The trailhead has accessible restrooms. While labeled as wheelchair friendly, AllTrails advises visitors using wheelchairs, mobility equipment or strollers may need all-terrain tires or adaptive equipment for portions of the trail.

A former retaining wall along the Iron Goat Trail in Leavenworth, Washington on Sunday, May 19, 2024. (Annie Barker / The Herald)

A former retaining wall along the Iron Goat Trail in Leavenworth, Washington on Sunday, May 19, 2024. (Annie Barker / The Herald)

Visitors are required to display a Northwest Forest Pass at the trailhead.

About 24 miles east of the Martin Creek Trailhead, county staff are developing an accessible half-mile loop at Heybrook Ridge County Park. The Erinswood Trail is named after Erin Sample, who The Daily Herald wrote about in 2021.

County staff expect to complete the trail next spring.

5. Langus Riverfront Trail (Everett)

Across from the Snohomish River, the Langus Riverfront Trail is a 3-mile trek around Smith Island.

The trail is paved and typically 6-feet wide.

Langus Riverfront Park in Everett stretches along the Snohomish River just west of I-5 (left). This view is looking south. (Chuck Taylor / The Herald)

Langus Riverfront Park in Everett stretches along the Snohomish River just west of I-5 (left). This view is looking south. (Chuck Taylor / The Herald)

Visitors can also access a fishing pier and boat launch for waterfront activities.

The trailhead parking lot has full-service bathrooms, too.

6. Lowell Riverfront Trail (Everett)

Bird watchers can find a slew of species on this paved, 3-mile trail along the banks of the Snohomish River.

Visitors have reported spotting fox sparrows, yellow-rumped warblers and hermit thrushes, among other avian creatures.

A person walks their dog along a path at Lowell Riverfront Park on Wednesday, Oct. 18, 2023, in Everett, Washington. (Ryan Berry / The Herald)

A person walks their dog along a path at Lowell Riverfront Park on Wednesday, Oct. 18, 2023, in Everett, Washington. (Ryan Berry / The Herald)

Playful otters occasionally greet locals as well.

The parking lot, located at Lowell Riverfront Park, also has a restroom.

7. North Creek Trail (Mill Creek)

The 5-mile out-and-back trail connects the cities of Bothell, Everett and Mill Creek.

For much of its length, the North Creek Trail is paved and 10 feet wide.

Traffic moves along Filbert Drive next to pedestrians walking along a section of the North Creek Regional Trail on Friday, April 29, 2022 in Bothell, Washington. (Olivia Vanni / The Herald)

Traffic moves along Filbert Drive next to pedestrians walking along a section of the North Creek Regional Trail on Friday, April 29, 2022 in Bothell, Washington. (Olivia Vanni / The Herald)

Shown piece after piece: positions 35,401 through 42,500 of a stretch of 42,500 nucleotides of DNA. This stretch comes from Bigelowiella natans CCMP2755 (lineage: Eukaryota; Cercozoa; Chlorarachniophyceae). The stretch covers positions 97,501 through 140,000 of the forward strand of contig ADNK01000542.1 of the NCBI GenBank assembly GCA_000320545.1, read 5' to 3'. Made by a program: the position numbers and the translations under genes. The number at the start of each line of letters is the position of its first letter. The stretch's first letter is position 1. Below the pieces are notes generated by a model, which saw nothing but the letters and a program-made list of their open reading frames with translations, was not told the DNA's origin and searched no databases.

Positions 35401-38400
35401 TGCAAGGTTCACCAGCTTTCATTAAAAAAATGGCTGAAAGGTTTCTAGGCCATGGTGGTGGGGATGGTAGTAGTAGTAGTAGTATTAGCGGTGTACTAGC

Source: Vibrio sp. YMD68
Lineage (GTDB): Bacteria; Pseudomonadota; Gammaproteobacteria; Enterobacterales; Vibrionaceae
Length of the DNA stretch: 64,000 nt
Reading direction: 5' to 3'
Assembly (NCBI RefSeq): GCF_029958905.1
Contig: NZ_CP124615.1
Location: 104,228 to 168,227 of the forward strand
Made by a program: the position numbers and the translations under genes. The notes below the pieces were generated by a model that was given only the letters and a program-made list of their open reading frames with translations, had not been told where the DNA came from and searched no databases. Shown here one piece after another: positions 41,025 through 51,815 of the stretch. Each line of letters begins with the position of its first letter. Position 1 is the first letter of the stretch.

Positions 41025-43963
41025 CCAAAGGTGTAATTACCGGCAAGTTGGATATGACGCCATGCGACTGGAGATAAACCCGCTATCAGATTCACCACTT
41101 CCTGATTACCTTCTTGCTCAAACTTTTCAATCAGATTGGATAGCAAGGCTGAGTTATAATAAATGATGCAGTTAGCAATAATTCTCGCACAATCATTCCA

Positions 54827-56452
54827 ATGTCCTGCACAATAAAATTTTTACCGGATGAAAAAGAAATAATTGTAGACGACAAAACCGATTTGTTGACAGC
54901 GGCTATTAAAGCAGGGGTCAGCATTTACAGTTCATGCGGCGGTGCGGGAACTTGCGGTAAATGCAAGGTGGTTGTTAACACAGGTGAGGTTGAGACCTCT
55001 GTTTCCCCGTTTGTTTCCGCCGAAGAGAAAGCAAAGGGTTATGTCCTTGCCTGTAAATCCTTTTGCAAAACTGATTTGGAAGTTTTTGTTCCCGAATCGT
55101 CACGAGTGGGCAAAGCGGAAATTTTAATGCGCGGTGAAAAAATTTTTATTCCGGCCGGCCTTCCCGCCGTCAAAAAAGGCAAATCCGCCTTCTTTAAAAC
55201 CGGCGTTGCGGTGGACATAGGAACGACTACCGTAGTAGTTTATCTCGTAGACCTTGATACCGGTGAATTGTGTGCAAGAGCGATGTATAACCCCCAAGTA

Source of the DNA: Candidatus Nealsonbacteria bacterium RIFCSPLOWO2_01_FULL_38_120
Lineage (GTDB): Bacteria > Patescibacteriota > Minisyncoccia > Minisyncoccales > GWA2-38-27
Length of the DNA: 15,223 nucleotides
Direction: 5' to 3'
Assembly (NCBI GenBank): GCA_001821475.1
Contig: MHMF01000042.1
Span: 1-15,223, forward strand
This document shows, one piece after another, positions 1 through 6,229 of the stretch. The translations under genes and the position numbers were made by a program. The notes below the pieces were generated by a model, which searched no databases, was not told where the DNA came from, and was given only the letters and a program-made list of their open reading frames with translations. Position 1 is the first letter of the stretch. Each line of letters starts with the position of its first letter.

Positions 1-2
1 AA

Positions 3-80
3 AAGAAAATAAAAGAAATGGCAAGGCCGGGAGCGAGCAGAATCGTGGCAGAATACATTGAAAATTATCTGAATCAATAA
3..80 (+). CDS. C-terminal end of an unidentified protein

The western edge of the trail follows the North Creek watershed, though trail reports note thick vegetation limits views of the waterway.

At the trailhead near McCollum Park, visitors have access to public restrooms.

8. Old Sauk Accessible Loop (Darrington)

Before even starting the trail, hikers are greeted by a swath of old-growth Douglas firs, too wide for a treehugger’s arms.

Western sword ferns line the Old Sauk Accessible Loop, too. Robin and Western Tanager chirps provide a natural soundtrack.

The Sauk River visible from the Old Sauk Trail on Monday, May 27, 2024 in Darrington, Washington. (Ta’Leah Van Sistine / The Herald)

The Sauk River visible from the Old Sauk Trail on Monday, May 27, 2024 in Darrington, Washington. (Ta’Leah Van Sistine / The Herald)

Near the halfway point, visitors can take a short detour to a view of the Sauk River.

The trailhead has a paved parking lot and a pit toilet.

Visitors are required to display a Northwest Forest Pass at the trailhead.

9. Willis Tucker Park Loop (Snohomish)

Visitors can circle the 84-acre park on a 1.4 mile paved loop.

A girl walks her dog along a path lined with dandelions at Willis D. Tucker Community Park on Monday, Sept. 11, 2023, in Snohomish, Washington. (Olivia Vanni / The Herald)

A girl walks her dog along a path lined with dandelions at Willis D. Tucker Community Park on Monday, Sept. 11, 2023, in Snohomish, Washington. (Olivia Vanni / The Herald)

Named after Snohomish County’s first county executive, the park offers a splash pad, off-leash dog area and amphitheater.

The county’s parks division offices are headquartered at Willis Tucker Park.

Accessible restrooms are available there.

10. Whitehorse Trail (Arlington)

On an early morning, visitors can see a portion of misty Cascade mountains from Whitehorse Trail’s access point in Arlington.

Leaves cover a portion of the Whitehorse Trail on Monday, Oct. 16, 2024 in Arlington, Washington. (Olivia Vanni / The Herald)

Leaves cover a portion of the Whitehorse Trail on Monday, Oct. 16, 2024 in Arlington, Washington. (Olivia Vanni / The Herald)

The paved 27-mile trail winds alongside Highway 530 and the North Fork of the Stillaguamish River, passing by the site of the 2014 Oso landslide. The trail’s eastern terminus ends in Darrington.

Largely 12-feet wide, the trail has paved, packed gravel and dirt sections, as well as wooden bridges with railings.

Whitehorse Mountain, at 6,840 feet, is also visible from the trail.

Editor’s note: Ta’Leah Van Sistine submitted this article days before a strike by unionized Herald staff. She did not cross the picket line Monday.

Correction: An earlier version of this story misstated whose birthday was being celebrated in 1989, when work began on the Centennial Trail. It was the state of Washington’s birthday.

Ta’Leah Van Sistine: 425-339-3460; taleah.vansistine@heraldnet.com; Twitter: @TaLeahRoseV.